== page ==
Pardon if this sentence -“BHB community has voiced its opinion strongly on both sides of the issue,” confuses you. The BHB community is YOU in the COMMENTS.

  • David on Middagh

    I took pictures. You’re wrong, Pineappler. Going from curb cut to island
    to curb cut, you have to go out of your way to avoid the kiosk. (I’m
    talking about the Cadman Plaza West side of the striped triangle.) I
    hope you don’t dismiss this as the dissatisfaction of a property owner
    or a driver, as I’m neither. I’m pro-bike, but I’m also a pedestrian,
    and I use that intersection, too. I know whereof I speak.

  • Arch Stanton

    So you have to walk another 5 feet to avoid the kiosk, is that really a big deal?

  • Brixtony

    Yes – because you have to walk in the street. It’s fine for us able-bodied types, but people in walkers, wheelchairs, strollers, etc have to get through. I walk it several times a day and it’s in the way with a perfectly useful empty space across the street in front of the park.

    Also – the trash is already starting to accumulate around the docks – who cleans it? Will the buildings get ticketed ?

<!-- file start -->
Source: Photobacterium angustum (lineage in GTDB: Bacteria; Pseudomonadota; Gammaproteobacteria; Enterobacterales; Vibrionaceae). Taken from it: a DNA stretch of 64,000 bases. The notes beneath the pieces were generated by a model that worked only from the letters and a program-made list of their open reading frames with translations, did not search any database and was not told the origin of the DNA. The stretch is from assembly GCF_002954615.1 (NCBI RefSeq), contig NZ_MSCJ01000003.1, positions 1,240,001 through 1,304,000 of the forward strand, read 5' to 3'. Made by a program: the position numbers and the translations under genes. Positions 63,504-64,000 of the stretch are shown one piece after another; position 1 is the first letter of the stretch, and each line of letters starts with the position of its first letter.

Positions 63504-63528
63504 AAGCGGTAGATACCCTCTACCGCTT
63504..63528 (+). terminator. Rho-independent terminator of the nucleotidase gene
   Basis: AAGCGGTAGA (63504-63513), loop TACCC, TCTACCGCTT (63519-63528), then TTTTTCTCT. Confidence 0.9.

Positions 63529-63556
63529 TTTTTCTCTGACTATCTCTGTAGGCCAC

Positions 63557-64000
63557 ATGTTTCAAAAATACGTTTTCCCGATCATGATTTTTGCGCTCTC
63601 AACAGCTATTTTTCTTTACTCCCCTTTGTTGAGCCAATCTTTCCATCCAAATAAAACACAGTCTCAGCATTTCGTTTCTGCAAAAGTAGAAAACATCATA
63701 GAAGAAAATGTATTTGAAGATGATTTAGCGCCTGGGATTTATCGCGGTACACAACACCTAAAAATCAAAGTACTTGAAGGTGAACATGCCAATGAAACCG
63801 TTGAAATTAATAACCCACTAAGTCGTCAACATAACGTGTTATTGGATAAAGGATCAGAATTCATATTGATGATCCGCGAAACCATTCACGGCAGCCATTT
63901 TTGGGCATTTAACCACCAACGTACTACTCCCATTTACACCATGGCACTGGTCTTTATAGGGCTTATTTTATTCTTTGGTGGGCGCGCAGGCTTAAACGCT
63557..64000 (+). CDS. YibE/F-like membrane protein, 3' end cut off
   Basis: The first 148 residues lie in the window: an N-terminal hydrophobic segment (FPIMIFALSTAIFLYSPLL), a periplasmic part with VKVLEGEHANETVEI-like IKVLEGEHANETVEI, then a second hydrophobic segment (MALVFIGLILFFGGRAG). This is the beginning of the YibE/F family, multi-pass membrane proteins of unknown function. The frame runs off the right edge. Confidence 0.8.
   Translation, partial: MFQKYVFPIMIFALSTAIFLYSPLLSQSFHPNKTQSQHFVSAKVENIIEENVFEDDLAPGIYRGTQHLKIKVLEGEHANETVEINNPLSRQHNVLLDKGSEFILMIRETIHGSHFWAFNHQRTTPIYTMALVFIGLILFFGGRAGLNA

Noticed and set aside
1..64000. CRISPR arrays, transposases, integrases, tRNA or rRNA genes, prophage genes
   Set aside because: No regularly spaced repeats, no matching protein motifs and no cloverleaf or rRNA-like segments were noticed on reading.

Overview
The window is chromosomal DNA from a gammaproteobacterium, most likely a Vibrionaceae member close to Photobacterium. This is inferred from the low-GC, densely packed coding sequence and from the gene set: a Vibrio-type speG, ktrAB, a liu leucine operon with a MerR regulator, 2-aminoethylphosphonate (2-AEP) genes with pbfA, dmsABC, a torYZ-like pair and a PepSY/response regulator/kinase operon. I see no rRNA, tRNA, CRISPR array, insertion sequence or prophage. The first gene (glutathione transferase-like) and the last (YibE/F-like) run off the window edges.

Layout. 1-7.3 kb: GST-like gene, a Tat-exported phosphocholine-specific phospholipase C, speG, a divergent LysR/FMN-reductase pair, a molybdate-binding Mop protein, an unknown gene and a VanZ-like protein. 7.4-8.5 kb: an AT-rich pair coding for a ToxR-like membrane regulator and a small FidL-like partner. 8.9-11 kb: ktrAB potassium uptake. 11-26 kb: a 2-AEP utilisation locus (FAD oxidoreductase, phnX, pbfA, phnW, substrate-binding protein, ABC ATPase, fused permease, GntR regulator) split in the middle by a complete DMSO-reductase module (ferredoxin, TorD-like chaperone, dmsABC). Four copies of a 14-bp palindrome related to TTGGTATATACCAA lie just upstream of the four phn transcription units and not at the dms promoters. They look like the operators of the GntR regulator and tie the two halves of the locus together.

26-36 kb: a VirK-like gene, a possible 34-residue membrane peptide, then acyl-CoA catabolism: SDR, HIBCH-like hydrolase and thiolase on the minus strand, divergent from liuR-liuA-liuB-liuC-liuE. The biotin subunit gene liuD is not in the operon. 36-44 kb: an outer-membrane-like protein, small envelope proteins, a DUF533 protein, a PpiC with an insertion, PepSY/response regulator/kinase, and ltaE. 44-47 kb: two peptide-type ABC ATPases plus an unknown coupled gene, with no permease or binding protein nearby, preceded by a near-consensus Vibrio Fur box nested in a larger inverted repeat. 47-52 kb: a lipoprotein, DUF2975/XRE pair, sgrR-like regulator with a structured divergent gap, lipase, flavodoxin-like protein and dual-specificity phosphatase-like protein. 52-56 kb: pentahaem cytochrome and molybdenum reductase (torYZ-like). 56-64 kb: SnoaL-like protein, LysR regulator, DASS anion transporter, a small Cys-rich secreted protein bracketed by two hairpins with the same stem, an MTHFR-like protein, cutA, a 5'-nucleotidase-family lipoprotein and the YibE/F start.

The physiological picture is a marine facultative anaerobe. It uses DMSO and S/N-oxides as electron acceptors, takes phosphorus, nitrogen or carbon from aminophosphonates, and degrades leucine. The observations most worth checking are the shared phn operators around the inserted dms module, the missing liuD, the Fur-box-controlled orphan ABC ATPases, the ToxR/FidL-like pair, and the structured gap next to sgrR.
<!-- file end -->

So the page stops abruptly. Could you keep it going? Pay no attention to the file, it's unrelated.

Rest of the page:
• Arch Stanton

    Aren’t all crosswalks “in the street”?

  • Mike R

    Where’d you get that photo of me?

  • TeddyNYC

    If someone trips over a bike rack, can that person sue the building owner in addition to the company that owns it or do building owners have legal immunity?

  • MonroeOrange

    Firstly Joe, no one said people won’t use it, what we that oppose this program did say is that the locations are not in ideal places at the very least, and outright dangerous locations at the most. To not utilize our parks and instead put this right in front of buildings does nothing to help our community (which you have proven you care very little about).

    I also tried the bike over the weekend…if you think thats a good bike to ride, you clearly have never ridden a bike in your life. How about that bike basket to run errands with, you can’t fit anything in it!